Farmhouse Wines comes from Cline Family Cellars in Sonoma, California, USA.
In Petaluma, California, at the Green String Farm, there is a school house that serves as a library for students learning about the Green String method of sustainable farming.
The Green String Farm and the Green String method of sustainable farming was founded in 2003 by Fred Cline (of Cline Cellars) and Bob Cannard.
This method of farming is noted to be used by Cline Cellars.
In this two for one review, I’m going to cover Farmhouse White and Farmhouse Red, with each bottle label displaying a picture of the above-mentioned school house at Green String Farm.
For more about these two wines, check out the Farmhouse Wines website.
Samples of both wines received for review purposes.
Farmhouse Wines White
From the bottle:
Farmhouse white opens with bright flavors of tangerine, lemon curd and peach. The finish of this medium-bodied wine is soft and lingering.
This white wine blend has quite the composition of varietals!
Here’s the breakdown:
- Palomino – 41%
- Muscat Canelli – 25%
- Roussanne – 22%
- Viognier – 5%
- Riesling – 1%
Additionally, Farmhouse Wines White was cold-fermented in stainless steel tanks and was filtered only lightly after fermentation to preserve the wine’s flavors and varietal characteristics.
In the glass, this wine is very pale golden straw in color. Actually, it’s probably one of the least colored wines I’ve ever reviewed.
Legs were quick falling and not very numerous.
On the nose you get light tropical fruits with just the slightest whiff of honey as suggested by the tasting notes.
Overall, a delicate and enjoyable aroma with no lingering whiff of alcohol.
Farmhouse Wines White alcohol content 12.5% by volume, per the bottle.
At first sip, it reminded me of a very mild sweet tart candy, with the “tart” being a very subtle lime flavor.
That was followed by tasty, drinkable flavors of mild honeydew melon along with a small bit of acidity.
I liked it!
The wine finished very clean and bright, with a medium finish duration.
I also noted very mild tannins that settled all over the mouth.
Overall, I was quite impressed with this wine!
I found it to be a very enjoyable, elegant, light bodied wine that would be perfect to bring to a warm-weather dinner or outing.
Farmhouse Wines White price $15.00.
Suggested Food Pairing
Because this wine is quite light and elegant, I’d suggest a light-flavored and simple cheese plate.
Definitely don’t go with any strongly flavored cheeses as it would easily overwhelm this wine.
Farmhouse Wines Red
Following my tasting of the white, I transitioned to Farmhouse’s California red blend.
From the bottle:
Farmhouse red is well-balanced with bright acidity and flavors of cherry, plum and savory pepper which leads to a plush, ripe, full finish.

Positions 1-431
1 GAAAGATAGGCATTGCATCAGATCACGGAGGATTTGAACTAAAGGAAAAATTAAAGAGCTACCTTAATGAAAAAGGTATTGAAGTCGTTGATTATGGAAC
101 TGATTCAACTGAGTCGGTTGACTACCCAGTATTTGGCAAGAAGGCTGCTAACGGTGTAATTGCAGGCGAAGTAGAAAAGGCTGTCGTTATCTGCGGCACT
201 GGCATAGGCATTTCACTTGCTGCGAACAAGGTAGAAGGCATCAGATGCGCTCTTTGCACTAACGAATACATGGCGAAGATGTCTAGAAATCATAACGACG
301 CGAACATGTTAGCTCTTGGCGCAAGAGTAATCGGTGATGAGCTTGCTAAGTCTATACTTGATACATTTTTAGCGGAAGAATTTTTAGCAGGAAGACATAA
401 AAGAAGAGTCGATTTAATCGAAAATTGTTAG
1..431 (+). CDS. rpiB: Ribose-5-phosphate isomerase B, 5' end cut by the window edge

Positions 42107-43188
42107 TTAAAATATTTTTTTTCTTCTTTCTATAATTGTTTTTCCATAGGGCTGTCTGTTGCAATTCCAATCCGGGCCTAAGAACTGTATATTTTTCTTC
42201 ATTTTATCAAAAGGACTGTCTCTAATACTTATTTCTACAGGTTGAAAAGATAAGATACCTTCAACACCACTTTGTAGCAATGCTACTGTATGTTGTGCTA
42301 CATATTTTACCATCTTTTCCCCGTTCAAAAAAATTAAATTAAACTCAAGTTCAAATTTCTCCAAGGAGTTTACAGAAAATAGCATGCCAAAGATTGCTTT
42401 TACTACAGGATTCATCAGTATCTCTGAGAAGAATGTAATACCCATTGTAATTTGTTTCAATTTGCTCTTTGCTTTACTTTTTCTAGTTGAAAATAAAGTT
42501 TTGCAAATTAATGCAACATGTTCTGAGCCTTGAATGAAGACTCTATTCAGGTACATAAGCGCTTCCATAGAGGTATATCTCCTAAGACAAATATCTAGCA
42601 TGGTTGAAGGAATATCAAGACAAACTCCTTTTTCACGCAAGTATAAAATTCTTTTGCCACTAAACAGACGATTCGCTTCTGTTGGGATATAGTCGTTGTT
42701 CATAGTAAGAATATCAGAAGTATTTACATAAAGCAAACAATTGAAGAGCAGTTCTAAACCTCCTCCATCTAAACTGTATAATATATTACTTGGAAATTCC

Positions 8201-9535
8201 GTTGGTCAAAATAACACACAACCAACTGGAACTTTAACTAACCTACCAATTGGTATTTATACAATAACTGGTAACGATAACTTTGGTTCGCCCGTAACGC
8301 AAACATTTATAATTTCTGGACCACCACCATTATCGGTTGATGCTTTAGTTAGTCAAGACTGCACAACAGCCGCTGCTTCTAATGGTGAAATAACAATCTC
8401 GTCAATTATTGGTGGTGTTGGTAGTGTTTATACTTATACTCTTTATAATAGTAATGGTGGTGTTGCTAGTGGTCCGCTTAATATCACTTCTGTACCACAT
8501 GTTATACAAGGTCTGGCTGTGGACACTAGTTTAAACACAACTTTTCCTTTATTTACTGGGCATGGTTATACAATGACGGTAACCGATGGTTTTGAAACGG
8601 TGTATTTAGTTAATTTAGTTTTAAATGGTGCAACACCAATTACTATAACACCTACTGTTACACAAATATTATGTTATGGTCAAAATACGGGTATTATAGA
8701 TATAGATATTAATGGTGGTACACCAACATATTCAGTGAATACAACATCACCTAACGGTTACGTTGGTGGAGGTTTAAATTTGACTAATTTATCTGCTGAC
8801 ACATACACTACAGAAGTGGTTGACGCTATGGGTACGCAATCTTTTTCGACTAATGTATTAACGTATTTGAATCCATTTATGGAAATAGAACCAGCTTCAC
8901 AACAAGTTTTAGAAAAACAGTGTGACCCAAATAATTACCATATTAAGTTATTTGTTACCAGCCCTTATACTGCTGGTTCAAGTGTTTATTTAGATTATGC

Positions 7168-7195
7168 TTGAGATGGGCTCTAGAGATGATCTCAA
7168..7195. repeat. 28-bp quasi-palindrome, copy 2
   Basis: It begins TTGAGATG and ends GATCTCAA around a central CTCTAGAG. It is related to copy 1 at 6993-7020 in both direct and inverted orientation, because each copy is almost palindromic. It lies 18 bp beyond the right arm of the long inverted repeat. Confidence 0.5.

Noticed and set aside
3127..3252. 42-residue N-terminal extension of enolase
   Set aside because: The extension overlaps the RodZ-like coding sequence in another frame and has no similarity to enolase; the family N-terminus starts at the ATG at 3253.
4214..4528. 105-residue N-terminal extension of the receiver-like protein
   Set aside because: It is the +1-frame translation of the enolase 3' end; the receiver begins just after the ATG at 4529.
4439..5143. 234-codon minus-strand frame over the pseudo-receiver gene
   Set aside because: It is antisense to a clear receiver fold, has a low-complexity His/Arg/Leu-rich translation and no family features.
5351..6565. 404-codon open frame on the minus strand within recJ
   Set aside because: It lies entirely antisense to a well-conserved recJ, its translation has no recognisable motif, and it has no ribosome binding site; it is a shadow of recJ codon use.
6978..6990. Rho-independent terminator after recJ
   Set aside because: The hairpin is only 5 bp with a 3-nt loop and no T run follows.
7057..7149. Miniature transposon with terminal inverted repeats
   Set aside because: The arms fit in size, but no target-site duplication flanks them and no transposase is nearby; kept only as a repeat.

Again, the varietals were numerous. However, the composition percentages were not provided.
With that said, here are the varietals that make up Farmhouse Wines Red:
- Petite Sirah
I’d describe this wine’s color as medium dark and typical for a red blend. Think ruby red.
Though a bit dark, some light does make its way through the liquid. There’s also a lovely red meniscus in the glass.
Legs are aplenty and slow to fall.
Overall, this one wasn’t very aromatic.
I noted subdued red fruits (perhaps black berry) and a light note of candy apple.
I disagreed with tasting notes presuming a black cherry nose. If it was there, it was hard to pick out.
I did enjoy the fact that there was little to no sting of alcohol.
Farmhouse Wines Red alcohol content 14.0% by volume, per the bottle. Nicely managed!
At this point in my tasting, I jotted down the following note: “Feels like a theme of ‘subtlety’ is developing.” I started wondering if this wine was going to be a wash out.
However, as you’ll see next, the taste comes at you with a nice pop!
Boom! Toasty mocha. A pleasant surprise given the subtlety of the aroma.
I also discovered black cherry, plum and a hint of black pepper. To be clear, you really have to look for the pepper, but it’s in there.
Full bodied and enjoyable!
Mouthfeel and Tannins
Farmhouse Red’s mouthfeel was milky with even tannins settling nicely on the palate.
Its finish was rich, dark and lingering with little to no bitterness noted.
Overall, I found Farmhouse Red to be an enjoyable, rich and bold flavored wine that catches you by surprise after the mildness of the aroma.
Farmhouse Wines Red price $15.00.
Overall, very good and on par for the price.
Of the two, my favorite was the white. Only because it steals the show with its elegance and refinement.
Both are great under $20 wines.
Suggested Food Pairing
The red is easily a smooth lush sipper on its own.
However, pairing it with grilled meats seems like the obvious choice to me.
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